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Suppose the output of my network is $y \in [0, 1]$ for a given input x.

The loss function to be minimized is $f(x) = -\Sigma (w_i y_i + | y_i - y_{i-1}|)$, with real weights $w_i$.

The dependency of one output to the other means I can't calculate derivatives and plug this into a backpropagation algorithm. (I've tried and failed.)

I see two questions:

  • Have I given up on calculus too early? Is it possible to differentiate $f(x)$ for use in backpropagation?
  • If not, what efficient methods can I use to find an optimal solution? Right now I randomly tinker with weights and biases, and accept them if I find a new minimum.
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  • $\begingroup$ A trivial solution to minimize this objective function is to ignore the input and force all outputs to the same value (e.g. force to 0 by setting a large negative bias). Are you sure this is what you want to minimize? Also, if $y_i \in \{0, 1\}$ then $f(y)$ can only take integer values, and isn't differentiable, so gradient-based methods like backprop aren't possible. $\endgroup$
    – user20160
    Commented Jan 25, 2017 at 9:25
  • $\begingroup$ Mayor oops, I didn't have enough coffee yet. I forgot to add weights. And yes y doesn't need to be integer. Thanks for your comment! $\endgroup$
    – keepitwiel
    Commented Jan 25, 2017 at 9:56

2 Answers 2

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Let $\theta$ denote a vector of network parameters to learn (weights/biases) and $g$ denote the function the network implements, so $y_i = g(x_i)$ (implicitly depends on $\theta$). It looks like the gradient of your loss function w.r.t. $\theta$ is:

$$-\sum_{i=1}^n [ w_i \nabla_\theta g(x_i) + \text{sgn}(g(x_i) - g(x_{i-1})) [\nabla_\theta g(x_i) - \nabla_\theta g(x_{i-1})] ]$$

On one hand, this seems pretty clean, because you can easily find the gradient of $g$, evaluate it for the different inputs, and plug in those values. There are 2 tricky parts:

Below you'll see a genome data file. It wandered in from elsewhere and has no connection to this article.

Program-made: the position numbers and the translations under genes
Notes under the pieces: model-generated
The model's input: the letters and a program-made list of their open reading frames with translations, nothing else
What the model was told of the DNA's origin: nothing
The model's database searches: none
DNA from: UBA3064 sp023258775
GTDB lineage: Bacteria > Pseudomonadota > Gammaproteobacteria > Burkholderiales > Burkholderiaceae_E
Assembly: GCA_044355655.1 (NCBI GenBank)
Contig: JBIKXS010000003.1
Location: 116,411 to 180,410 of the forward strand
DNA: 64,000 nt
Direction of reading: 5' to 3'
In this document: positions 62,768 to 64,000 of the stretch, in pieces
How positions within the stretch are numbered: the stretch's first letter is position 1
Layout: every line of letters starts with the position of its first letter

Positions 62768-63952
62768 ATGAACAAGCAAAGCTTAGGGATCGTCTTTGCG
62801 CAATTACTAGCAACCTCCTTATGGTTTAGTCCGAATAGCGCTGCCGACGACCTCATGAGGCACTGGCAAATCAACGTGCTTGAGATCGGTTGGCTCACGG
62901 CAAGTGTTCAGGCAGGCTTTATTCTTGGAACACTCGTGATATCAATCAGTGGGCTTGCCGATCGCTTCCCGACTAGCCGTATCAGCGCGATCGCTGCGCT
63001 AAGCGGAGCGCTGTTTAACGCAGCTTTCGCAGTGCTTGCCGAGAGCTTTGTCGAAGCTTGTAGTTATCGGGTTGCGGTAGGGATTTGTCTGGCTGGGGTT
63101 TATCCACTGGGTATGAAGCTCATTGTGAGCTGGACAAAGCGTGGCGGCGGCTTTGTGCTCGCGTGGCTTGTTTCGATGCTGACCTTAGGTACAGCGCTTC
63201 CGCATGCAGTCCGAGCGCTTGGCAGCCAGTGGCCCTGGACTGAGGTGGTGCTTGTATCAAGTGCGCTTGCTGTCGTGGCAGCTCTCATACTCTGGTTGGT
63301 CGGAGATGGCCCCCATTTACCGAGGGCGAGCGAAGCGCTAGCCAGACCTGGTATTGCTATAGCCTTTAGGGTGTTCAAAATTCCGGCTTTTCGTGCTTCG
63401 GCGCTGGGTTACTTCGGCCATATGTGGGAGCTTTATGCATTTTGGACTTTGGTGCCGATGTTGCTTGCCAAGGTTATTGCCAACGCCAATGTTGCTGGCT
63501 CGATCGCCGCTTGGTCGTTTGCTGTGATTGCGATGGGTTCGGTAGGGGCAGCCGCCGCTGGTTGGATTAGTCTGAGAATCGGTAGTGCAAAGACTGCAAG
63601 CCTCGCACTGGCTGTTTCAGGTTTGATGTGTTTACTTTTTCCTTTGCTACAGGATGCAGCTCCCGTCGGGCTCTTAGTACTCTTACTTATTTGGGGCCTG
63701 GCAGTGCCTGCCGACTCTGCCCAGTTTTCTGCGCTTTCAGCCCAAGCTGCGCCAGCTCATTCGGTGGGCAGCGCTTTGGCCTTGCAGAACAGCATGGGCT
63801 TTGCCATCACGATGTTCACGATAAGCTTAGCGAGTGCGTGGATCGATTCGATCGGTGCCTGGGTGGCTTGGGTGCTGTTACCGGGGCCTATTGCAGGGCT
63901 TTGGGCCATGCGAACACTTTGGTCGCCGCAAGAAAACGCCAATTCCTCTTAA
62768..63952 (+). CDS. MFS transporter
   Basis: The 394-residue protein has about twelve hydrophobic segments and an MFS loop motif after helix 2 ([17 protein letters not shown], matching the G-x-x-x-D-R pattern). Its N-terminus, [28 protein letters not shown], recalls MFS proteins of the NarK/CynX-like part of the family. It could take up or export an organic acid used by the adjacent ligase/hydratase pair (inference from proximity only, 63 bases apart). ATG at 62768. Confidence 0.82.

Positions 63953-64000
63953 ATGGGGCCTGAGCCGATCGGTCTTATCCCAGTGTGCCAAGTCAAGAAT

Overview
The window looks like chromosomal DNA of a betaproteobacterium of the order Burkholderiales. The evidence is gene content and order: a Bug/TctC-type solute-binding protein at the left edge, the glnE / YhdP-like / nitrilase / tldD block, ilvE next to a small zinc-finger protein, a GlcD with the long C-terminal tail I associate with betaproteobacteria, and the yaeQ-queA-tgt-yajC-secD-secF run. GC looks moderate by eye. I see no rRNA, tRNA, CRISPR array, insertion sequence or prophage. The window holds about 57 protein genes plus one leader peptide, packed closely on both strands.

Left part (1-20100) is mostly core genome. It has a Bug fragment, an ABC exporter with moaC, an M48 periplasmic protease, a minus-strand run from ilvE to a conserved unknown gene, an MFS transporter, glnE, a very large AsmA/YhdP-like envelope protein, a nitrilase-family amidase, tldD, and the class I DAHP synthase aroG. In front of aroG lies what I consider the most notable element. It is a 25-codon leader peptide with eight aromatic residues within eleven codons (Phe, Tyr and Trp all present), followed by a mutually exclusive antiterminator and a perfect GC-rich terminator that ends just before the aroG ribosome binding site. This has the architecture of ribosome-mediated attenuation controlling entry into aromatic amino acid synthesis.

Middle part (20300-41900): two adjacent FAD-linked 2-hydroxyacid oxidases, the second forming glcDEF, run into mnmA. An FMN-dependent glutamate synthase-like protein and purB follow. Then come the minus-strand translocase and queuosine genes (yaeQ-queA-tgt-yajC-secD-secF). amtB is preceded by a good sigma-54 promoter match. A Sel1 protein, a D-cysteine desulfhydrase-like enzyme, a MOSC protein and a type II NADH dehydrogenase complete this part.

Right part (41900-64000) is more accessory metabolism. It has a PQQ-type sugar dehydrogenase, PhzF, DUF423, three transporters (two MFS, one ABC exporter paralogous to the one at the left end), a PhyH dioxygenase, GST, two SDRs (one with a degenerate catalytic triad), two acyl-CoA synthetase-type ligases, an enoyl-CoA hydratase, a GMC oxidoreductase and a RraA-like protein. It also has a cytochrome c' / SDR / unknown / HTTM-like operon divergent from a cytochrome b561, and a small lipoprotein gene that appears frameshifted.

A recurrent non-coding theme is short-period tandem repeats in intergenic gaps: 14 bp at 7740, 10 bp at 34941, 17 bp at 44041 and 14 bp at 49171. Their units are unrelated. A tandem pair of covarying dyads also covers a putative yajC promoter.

Because of the absolute value in the loss function, its gradient is undefined when two subsequent outputs are identical. Depending on your data, that might be a very unlikely circumstance. Otherwise, I suppose you could call the expression above a subgradient and use it to do subgradient descent, which looks pretty much like regular gradient descent. The sgn function will return 0 where subsequent outputs are identical. Consider that something similar occurs with ReLUs; the activation function is non-differentiable at 0, but the subgradient is typically declared to be 0, 0.5, or 1 at this point, and standard gradient-based learning methods work fine (e.g. see here).

As you mention, standard online training methods (e.g. stochastic gradient descent) might not work so well because of the dependence on sequential outputs. You could try doing batch training, where you sweep through all data points to compute the gradient and update parameters once per sweep.

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  • $\begingroup$ Thanks for your well stated reply, will check out subgradient descent! $\endgroup$
    – keepitwiel
    Commented Jan 25, 2017 at 14:02
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You could try some other optimization scheme, such as particle swarm optimization, or perhaps Bayesian optimization using a library such as Bayesopt.

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